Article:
Top Ruby Presenter of 2008 – Giles Bowkett
Note: This post is a part of Ruby Inside’s Top 10 in 2008 series. To learn more or see the other awards, read this introductory post.
Giles Bowkett - Controversy, Excitement, and Awesomeness in 2008
Giles simply had to feature in Ruby Inside's Top 10 of 2008 and since there's no Top Crazy Mofo category, he instead scores for this excellent presentation at RubyFringe (yes, it's all there to watch online, thanks to InfoQ!) Despite nominatively being about his "semi-autonomous Ruby musical instrument" Archaeopteryx, the presentation is really about building up an ecosystem around your passions - something most of us can relate to. In his spare time, Giles has a provocative blog, works for star-studded Ruby-powered development team ENTP and works on the aforementioned awesomely unspellable Archaeopteryx.
We caught up with Giles for what was initially a short interview to find out what he's been up to in 2008 and what he has planned for the coming year.. but his indepth answers have turned it into a much longer and more awesome affair:
Ruby Inside: So, Giles, how and when did you get into Ruby?
Giles Bowkett: Somebody I knew was doing some kind of web project, as the project manager, and her programmer wanted to use Rails. This was in 2005. She didn't know anything about Rails and wasn't sure she should believe her programmer, who was utterly ecstatic about it. I looked into Rails as a favor to her, just a simple tech review, and was kind of blown away by its awesomeness.
How have your Ruby & Rails related projects gone in 2008? Surprises? Successes? Failures?
I went to at least ten, maybe fifteen conferences and user groups this year to speak about Archaeopteryx, and that number is after leaving out the two conferences I missed by accident and the one I got myself banned from (by criticizing an organizer). This was both a success and a failure - I wore myself out to the point of near-exhaustion, but I got to speak at a ton of awesome conferences, meet a ton of interesting people, and learn about a ton of interesting projects. The sheer number of awesome projects going on in Ruby-world right now is amazing.
Three things stand out to me as extraordinary: Archaeopteryx is awesome, I got good responses to nearly all my talks - with the response at RubyFringe being incredible - and best of all, my talks motivated people to create their own music projects. I've been able to replace parts of Archaeopteryx with better code by Ben Bleything, for example, and there's a chance I'll be able to do the same soon with superior code for timing as well. (Timing is a really important piece in music software.) I've also got a beta of Matt Mower's Elysium, which is Objective-C and MacRuby. Matt told me my talk at RubyFringe was part of the inspiration for Elysium, and Elysium is a very innovative app. This was a huge ego boost. Seriously it's really cool to see other people get excited about stuff like that.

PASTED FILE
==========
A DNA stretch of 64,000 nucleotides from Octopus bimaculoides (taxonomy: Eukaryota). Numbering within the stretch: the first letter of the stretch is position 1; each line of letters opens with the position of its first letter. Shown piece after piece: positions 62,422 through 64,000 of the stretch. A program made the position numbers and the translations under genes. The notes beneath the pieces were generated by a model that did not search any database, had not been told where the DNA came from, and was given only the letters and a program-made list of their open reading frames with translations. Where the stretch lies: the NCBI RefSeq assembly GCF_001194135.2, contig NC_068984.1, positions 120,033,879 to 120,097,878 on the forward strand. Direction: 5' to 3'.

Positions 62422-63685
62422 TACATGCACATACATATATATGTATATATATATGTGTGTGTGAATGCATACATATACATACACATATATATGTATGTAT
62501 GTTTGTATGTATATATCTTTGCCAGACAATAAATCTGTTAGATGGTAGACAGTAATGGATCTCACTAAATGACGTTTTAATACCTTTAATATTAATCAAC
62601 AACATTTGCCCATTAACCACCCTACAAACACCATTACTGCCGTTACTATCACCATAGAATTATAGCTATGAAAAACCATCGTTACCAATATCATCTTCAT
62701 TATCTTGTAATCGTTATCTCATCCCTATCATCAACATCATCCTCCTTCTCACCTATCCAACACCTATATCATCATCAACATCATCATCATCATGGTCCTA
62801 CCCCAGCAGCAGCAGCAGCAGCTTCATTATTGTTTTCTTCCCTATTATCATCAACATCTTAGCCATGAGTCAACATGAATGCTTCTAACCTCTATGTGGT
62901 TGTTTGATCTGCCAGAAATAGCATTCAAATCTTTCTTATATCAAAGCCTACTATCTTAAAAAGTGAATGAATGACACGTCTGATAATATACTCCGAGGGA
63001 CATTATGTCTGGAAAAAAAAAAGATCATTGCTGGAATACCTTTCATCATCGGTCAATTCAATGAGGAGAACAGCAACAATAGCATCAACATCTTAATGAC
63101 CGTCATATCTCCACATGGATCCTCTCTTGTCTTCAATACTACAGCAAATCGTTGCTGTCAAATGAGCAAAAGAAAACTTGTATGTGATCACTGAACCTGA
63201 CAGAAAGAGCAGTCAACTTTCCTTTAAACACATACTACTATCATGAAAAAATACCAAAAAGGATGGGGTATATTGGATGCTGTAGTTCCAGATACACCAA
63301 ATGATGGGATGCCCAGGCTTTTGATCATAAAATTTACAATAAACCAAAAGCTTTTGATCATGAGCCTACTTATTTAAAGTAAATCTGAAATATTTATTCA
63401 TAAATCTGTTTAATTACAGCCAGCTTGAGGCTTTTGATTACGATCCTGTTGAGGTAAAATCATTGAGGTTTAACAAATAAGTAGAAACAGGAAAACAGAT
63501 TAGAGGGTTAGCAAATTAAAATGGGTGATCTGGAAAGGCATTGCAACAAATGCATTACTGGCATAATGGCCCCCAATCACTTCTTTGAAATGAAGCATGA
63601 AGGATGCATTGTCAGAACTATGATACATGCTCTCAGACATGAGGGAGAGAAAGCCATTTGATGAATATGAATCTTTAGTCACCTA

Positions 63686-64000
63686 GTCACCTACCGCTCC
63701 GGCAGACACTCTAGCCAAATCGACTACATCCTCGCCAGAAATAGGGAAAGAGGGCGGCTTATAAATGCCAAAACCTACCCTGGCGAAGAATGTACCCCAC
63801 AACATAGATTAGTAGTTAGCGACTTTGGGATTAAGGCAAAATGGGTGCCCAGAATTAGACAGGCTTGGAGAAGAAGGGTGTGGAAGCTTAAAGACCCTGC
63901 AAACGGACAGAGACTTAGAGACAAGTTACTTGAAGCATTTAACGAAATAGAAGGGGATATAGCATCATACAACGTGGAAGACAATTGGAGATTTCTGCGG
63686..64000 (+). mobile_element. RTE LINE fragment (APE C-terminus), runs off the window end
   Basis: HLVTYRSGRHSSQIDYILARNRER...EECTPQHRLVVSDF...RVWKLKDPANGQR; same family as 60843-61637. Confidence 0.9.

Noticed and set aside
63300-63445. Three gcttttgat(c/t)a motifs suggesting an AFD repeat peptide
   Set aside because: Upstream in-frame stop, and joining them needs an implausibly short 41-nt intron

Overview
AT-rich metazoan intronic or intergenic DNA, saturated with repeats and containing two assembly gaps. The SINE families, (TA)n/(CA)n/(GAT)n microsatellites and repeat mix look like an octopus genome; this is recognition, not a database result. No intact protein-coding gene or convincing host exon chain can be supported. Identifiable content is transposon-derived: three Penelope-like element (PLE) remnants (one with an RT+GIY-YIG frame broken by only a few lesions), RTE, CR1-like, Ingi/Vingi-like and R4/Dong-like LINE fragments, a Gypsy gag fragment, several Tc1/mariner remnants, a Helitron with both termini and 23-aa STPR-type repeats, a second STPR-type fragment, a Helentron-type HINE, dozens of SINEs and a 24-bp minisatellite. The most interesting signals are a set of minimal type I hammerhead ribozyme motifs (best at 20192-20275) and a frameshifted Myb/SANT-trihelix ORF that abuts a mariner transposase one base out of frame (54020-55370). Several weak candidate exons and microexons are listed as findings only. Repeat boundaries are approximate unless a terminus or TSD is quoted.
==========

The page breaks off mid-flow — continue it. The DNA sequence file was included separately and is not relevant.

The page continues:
What plans / outlook / projects do you have for 2009?
I'm going to do less conferences and play more parts in student films. I'm going to put more energy into music this year as well. Some more music software will result from that, I'm fairly certain, but I'm more interested in just making a ton of good beats. I'm going to look to sell my screenplay, of course, but if that doesn't happen, I think I might set it up as a graphic novel on the Web. There's a lot of stuff in there about hippos vs. zombies that came out of random conversations at the Ruby Hoedown. Can't say for sure, though.
I'm also going to develop my barely-0.0.1 refactoring console Towelie into something a little more useful, partly by building in connectors to similar projects like Reek and Flay. I'm going to clean up Archaeopteryx a little, make it easier for people to read. There's still continuations code in there I don't even use, and it confuses newbies a lot - they think if you want to use Archaeopteryx, you have to understand continuations, and that's not the case at all.
I'm also probably going to be doing some training through ENTP, and some promotional videos for it as well, so although I won't be at conferences as much, there will still be some interesting video to watch. And we developed something at ENTP which is pretty nifty, that might see the light of day as a microapp. I'm not sure if I can say anything more than that, though.